Ski or Snowboard athletes. “But in the end everyone has the same responsibilities in order to maintain fair and clean sport.”
While the timing of tests is most
often a surprise, what the labs are
looking for is no secret. Yearly-up-dated lists of banned substances
can be viewed by anyone on USA-
DA’s website. “They test for everything, from improper use of cold
and allergy medications to anabolic agents and hormones, diuretics, masking agents, gene doping,
chemical manipulation, oxygen
transports or enhancements,” says
Quincy. “There are slight changes
to the prohibited list made every
year by WADA which is always been made public to everyone. One of our
challenges is educating athletes who aren’t on the national team about the
process and the reporting responsibilities when they show up at events.”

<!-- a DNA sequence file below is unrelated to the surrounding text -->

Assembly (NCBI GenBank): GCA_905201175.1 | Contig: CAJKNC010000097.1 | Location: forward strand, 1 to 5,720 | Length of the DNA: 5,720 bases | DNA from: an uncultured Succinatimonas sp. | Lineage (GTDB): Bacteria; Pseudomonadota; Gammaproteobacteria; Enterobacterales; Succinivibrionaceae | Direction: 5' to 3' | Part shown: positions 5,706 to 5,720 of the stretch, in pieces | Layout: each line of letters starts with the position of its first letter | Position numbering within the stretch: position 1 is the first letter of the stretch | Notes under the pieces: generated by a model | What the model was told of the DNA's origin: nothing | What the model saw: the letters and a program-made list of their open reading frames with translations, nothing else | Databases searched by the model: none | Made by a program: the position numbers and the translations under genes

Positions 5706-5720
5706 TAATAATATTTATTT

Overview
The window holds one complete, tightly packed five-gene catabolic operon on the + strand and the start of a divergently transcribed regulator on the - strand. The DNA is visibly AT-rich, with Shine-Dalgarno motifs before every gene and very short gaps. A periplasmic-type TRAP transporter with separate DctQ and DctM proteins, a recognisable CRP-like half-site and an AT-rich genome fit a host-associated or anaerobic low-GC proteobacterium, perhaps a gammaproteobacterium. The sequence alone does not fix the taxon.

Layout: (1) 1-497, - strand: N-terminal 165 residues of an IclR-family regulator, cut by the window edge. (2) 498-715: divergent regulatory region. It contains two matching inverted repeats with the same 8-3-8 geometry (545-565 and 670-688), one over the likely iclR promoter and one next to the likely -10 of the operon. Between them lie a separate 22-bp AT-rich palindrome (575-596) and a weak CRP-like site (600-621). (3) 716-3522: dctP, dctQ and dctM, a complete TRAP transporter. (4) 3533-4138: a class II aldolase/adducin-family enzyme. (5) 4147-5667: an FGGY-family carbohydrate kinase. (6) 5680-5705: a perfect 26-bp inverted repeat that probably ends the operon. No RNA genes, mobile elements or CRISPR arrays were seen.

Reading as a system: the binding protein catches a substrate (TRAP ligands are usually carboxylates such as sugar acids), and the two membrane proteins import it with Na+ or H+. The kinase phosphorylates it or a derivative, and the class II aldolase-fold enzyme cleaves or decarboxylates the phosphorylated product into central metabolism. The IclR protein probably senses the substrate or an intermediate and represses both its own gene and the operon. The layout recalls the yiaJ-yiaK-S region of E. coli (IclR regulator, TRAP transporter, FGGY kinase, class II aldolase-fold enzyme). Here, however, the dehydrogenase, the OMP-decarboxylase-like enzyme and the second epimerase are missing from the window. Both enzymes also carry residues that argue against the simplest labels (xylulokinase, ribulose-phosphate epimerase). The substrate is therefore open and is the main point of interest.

Quincy says he has only seen one positive test in three years with the
team, a positive marijuana result from a non-National Team snowboarder.
“There have been situations in which athletes are not even aware of the fact
that they can be tested at these events,” he says.
Quincy adds that the U.S. Ski Team does all it can to help athletes avoid
problems. “The athletes have excellent resources; they all get handed wallet cards that have the list of permitted and prohibited substances and the
have access to global internet resources,” he says. “There is also a hotline
within the United States they can use to help with the reporting responsibilities as well as ask questions about certain medications if they do not
have Internet access. USADA provides program assistance and sport assistance by their staff which is also available as a resource to the athlete.”
Quincy also drives home the point that it is all about athlete health. “The
danger of the using of supplements, to be honest, is that those products are
not guaranteed to be safe and may have potential issues with contamination,” says Quincy. “Any athlete that decides to take supplements chooses to
do so at their own risk.”